X-POSITION: Bennett Talks "Years Of Future Past's" Teenage Mutant Savior Heroes
If you haven’t already read Henry & Glen Forever & Ever, you’re going to want to hit your local comic book store to try and find this weird little indie book, because there hasn’t been such a compellingly silly pairing since Oscar and Felix in the Odd Couple. Fantastic, diverse pin-ups and stories pack the black and white pages, painting a vivid portrait of a disturbingly believable neighborhood.
On Friday night I went to my first comic book event party since I moved to Los Angeles. Knowing that there would be art from the book on display by Ed Luce (who’s work I already know from San Francisco) made me feel that this would be a good maiden voyage, and the fact that it was at the super laid back atmosphere of Silverlake’s Secret Headquarters didn’t hurt either. Getting there a good hour into the proceedings, I was impressed by the turnout. Diverse, talkative little clusters of people filled the cosy store, and the warm wood decor and organically scattered bookshelves helped to create a comfortable atmosphere for the radically funny little comic book being released. If you’re interested, I posted a few photos I took at the event here.
A product of the Igloo Tornado art collective (who’s website must be seen, if only for their centaur-tastic self-portrait), Henry & Glenn Forever (their first book) is a mixtape of crazy ideas, simply a series of one page jokes. Providing an introduction to an alternate reality where Henry Rollins & Glenn Danzig are bestest friends and roomies, hints are made about their satan-worshipping neighbors; Hall & Oats, and in general, their world seems to be pretty delightful. A excellent appropriation of characters, it becomes a sort of modern, American, hardcore punk League of Extraordinary Gentlemen, with Glen and Henry cast in the style of a Laurel and Hardy or Abbot and Costello pairing. Jumping forward, the next evolution is Henry & Glenn Forever & Ever #1 (which hints that this could be a series, which I support fully.) This is a more structured book than the first, with three main stories and a gallery in the back with fantastic drawings by guest artists like Coop.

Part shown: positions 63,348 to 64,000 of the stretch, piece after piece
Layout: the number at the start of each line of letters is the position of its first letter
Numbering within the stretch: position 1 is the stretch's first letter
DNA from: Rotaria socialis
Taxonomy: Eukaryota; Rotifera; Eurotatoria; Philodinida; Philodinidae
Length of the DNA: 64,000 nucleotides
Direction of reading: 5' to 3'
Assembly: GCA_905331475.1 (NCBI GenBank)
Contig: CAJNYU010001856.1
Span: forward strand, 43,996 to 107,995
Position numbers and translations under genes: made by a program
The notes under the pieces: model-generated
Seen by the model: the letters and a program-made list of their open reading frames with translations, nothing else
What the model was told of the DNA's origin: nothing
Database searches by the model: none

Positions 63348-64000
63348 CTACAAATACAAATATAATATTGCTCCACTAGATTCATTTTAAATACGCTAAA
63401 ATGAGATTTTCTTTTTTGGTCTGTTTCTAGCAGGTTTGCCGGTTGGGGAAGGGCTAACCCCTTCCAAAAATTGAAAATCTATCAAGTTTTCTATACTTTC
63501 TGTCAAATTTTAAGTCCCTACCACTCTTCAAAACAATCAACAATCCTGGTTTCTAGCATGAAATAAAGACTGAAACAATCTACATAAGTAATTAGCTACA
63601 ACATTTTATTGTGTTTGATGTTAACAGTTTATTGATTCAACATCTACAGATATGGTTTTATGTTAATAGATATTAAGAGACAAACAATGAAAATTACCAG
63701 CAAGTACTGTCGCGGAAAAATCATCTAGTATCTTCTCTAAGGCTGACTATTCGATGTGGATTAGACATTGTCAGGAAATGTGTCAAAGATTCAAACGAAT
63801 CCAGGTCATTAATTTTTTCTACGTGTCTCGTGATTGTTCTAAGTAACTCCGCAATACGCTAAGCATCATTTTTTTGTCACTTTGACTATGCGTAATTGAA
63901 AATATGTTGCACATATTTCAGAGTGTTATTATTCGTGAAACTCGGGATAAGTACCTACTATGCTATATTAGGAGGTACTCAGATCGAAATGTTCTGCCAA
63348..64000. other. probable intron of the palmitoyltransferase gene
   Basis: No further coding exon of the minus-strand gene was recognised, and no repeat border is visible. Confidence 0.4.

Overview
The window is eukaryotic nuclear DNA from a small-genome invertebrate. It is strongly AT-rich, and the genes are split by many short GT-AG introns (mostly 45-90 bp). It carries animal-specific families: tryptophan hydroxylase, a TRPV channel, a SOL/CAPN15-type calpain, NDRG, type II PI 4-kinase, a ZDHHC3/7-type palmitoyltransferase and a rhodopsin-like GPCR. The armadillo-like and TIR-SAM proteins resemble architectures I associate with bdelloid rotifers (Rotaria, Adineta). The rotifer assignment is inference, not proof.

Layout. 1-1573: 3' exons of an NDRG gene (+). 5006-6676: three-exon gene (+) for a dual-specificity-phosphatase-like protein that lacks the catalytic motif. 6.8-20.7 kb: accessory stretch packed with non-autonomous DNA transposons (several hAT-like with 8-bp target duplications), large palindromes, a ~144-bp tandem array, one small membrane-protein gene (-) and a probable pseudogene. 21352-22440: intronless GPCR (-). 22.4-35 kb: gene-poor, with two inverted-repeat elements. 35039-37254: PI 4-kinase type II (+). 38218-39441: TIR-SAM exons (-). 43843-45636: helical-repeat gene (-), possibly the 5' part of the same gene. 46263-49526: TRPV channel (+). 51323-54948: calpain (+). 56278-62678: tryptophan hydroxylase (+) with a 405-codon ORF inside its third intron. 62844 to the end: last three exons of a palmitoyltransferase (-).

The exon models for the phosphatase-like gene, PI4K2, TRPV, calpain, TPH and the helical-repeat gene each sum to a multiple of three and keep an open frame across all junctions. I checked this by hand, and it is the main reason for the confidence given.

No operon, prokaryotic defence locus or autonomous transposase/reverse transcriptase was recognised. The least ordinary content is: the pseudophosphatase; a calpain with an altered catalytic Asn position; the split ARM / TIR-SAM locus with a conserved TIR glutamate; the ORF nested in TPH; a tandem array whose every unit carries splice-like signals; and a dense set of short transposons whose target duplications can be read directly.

In the first story, Tom Neely elaborates on the world he began to sketch in the first book, with an adorable story about the frustrations of a neat freak (Henry) and his irresponsible partner (Glenn), with strong overtones of old Richie Rich type comic books, this feels the most like it could be an ongoing series. I realize that sounds silly, since it’s just a joke book, but I would buy this as a monthly comic. Neely gives Henry and Glen more friends, going for spa days with their punk rock friends, recording bad songs which aren’t metal enough, being taunted by Lou Reed, and of course, being supported by their satanic neighbors Hall and Oates.
Benjamin Marra follows with a story straight out of Napoleon Dynamite (not literally, but it has that surreal, ludicrously dorky, Heavy-Metal-drawn-by-a-teenager feel.) In this story, our heroes go camping in order to bond (there is no scenario that cannot be made more entertaining by their friendship), but are abducted by a satanic cult led by “Leta Fjord” who is (of course) flanked by her acolytes Hall and Oates. This story is another crazy cultural mix that has too many references to mention.
Finally Ed Luce creates a comic about the emotion fallout of the comic book in Henry and Glen’s life. The oddly well-observed scenario is that Henry and Glen were so thrown by the first comic book about them, that they went to see a couples counselor. While the couples counselor gives exactly the kind of serious and useful advice that you’d expect, it is the couple’s responses that bring out the fantastic humor of their lives. The mixture of a very adult situation and their surreal, ridiculous pairing is fantastic, only improved by the introduction of their satanic (of course) cat. Luce’s unique world view and ability to create believably childish adults is always entertaining. In Henry and Glenn’s world, his affection and love for them makes this a weirdly believable little interlude, and a perfect ending to the book.
The adventures of these marvelously mismatched friends is so damn entertaining, I can almost see it as a Saturday morning cartoon. This is a little comic book everyone will want to own, to read whenever a smile is needed, then to show to friends so that they can crack up too. There ought to be a copy of this in the bedside table in hotels next to the bible, so that people can have a giggle when they can’t sleep in a strange city. It’s that kind of funny, like hanging out with friends kind of funny. Because the two of them are so cute and silly, and how often can you say that about Glenn Danzig and Henry Rollins?
Comics Should Be Good accepts review copies. Anything sent to us will (for better or for worse) end up reviewed on the blog. See where to send the review copies.